A Lamb and A Lion

(Rev. 5:4-10, Isaiah 11:6, 65:25, Rom. 8:28-39)

I hear and see much among the Lord’s people of the Lord as a lion.  He is called the Lion of the Tribe of Judah.  He is the root and the offspring of David, of Judah.  A year or so ago I was in a meeting on a Sunday morning and a visiting woman was given opportunity to speak.  I saw her as a teacher.  She also had a ministry to young people and shared a video of the baptisms of some.  As those young ones were dipped under the water, the words of their testimonies were filled with passion and the fire of God’s Spirit.  I thought that’s how every baptism should be.  That is not always the case but it underscored my appreciation for this sister and the maturity of  her walk.

She mentioned that the Lord Jesus is referred to as the Lion once in Revelation and 29 (I think she said) times as the Lamb.  My own research shows the word “Lamb” appearing 25 times.  Do you think the Spirit is making a point?  Jesus Christ was introduced by John the Baptist as the Lamb of God.  John, the beloved one, the apostle, was given a revelation of Christ as he writes in the opening of that book we call Revelation.  So why are we, as so-called prophetic people, seemingly obsessed with a sense of a roaring, devouring lion?  Now that is not true of all that I know as believers and I am careful of being obsessed myself with pointing out our distractions from the Lord’s ways.  The great contradiction (to our natural minds) of God’s great wisdom in spiritual warfare is that the Lamb destroyed death by dying.  Our means of warfare are the same.

He did not in this age rise up as a lion to defeat His enemy and ours.  His ways are higher than our ways.  So we see in Isaiah, a lion and a lamb mentioned together in a place of true peace.  This does not look like a lamb rising up to be ferocious but rather of the lion lying down in peace with the lamb.  Of His kingdom and of peace (true peace) no end will be found.  His peace is eternal and it is powerful in that it stills every storm.  It is never about shouting, although we do shout.  Jesus said He is meek and lowly in heart.  Yes He flipped the tables.  That was in His Father’s house.  And among those who claim to be His, we do well to expose greed and corruption.  And that will never look kind nor meek.  But ultimately, He was crucified before those same ones to pay for their iniquities.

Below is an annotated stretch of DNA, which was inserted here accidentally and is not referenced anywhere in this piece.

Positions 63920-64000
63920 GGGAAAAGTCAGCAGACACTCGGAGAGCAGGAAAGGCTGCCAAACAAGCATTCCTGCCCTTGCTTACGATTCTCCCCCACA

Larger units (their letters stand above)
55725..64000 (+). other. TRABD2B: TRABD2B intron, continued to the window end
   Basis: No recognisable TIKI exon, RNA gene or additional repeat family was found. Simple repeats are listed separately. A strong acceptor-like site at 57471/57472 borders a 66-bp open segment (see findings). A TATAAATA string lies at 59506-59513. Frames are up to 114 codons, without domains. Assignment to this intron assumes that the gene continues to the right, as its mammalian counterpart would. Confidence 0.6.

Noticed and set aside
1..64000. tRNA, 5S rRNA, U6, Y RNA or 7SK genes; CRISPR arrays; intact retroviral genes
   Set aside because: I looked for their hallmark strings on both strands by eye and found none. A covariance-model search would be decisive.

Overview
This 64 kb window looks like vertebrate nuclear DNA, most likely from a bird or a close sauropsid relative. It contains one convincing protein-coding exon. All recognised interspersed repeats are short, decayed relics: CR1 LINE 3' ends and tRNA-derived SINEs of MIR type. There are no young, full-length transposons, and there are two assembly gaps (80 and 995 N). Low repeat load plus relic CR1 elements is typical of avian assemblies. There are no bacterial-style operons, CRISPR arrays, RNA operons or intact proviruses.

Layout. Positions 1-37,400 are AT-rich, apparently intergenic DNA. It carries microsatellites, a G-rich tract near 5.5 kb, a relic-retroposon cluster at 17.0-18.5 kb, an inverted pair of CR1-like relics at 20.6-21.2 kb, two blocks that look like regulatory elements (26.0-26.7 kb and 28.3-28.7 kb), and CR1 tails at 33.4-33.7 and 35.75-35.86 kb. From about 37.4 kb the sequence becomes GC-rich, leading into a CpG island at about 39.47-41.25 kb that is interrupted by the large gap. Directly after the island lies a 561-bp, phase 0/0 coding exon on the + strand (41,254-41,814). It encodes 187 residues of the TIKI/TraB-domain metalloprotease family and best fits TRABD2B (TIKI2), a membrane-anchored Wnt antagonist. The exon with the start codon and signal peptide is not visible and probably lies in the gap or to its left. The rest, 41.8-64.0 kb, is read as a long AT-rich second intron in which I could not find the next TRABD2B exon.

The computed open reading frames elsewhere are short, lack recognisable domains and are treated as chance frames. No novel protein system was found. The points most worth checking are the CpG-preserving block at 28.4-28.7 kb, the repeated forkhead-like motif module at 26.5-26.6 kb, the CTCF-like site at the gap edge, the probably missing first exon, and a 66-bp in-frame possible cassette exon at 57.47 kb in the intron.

We cannot pay for anyone’s sins but we are called to bear personal abuse and hostility (Heb. 12:3-8) as we are learning obedience by suffering, allowing that abuse.  We share in His suffering.  If we see ourselves as roaring lions, we will always be ready for a fight.  That is not the Lord’s way and no one will receive us.  We need to walk as He walked.  We are called to this, to walk worthy of our calling.  Do we confront evil?  Do we have the authority to cast it down when it appears?  Yes.  But be sure to cast it out and allow for repentance.  All this said, as Peter directly rebuked the one who wanted to buy the authority of the Spirit, we do not shrink back from addressing such a person sharply.  May His words be in our mouth as a sharp, two-edged sword, and a fire to devour our enemies, when necessary.

Our reward is a heavenly one.  When John’s eyes were opened, when heaven was opened to John on Patmos, he saw the scene in heaven for the scroll to be opened.  This was the unfolding of God’s working in the earth.  He weeps when none was found worthy but a voice says behold the Lion of the tribe of Judah has overcome.  When John looks he sees a Lamb as slain.  His blood was seen.  His blood is on the mercy seat forever.  And He is known in heaven as the Lamb.  For all eternity, He is worshipped as the Lamb of God who was given so that we might live and so worship Him forever.  And as His sheep, it is so for us, to bear our cross and so follow Him.  Read the passage in Romans and ask the Holy Spirit to lead you into the truth and His ways for your own walk.  We are counted as sheep for the slaughter, dying daily, so that life might touch others and work in them.  All for one purpose that the Lamb of God might receive the reward of His suffering, that our Father’s house would be full.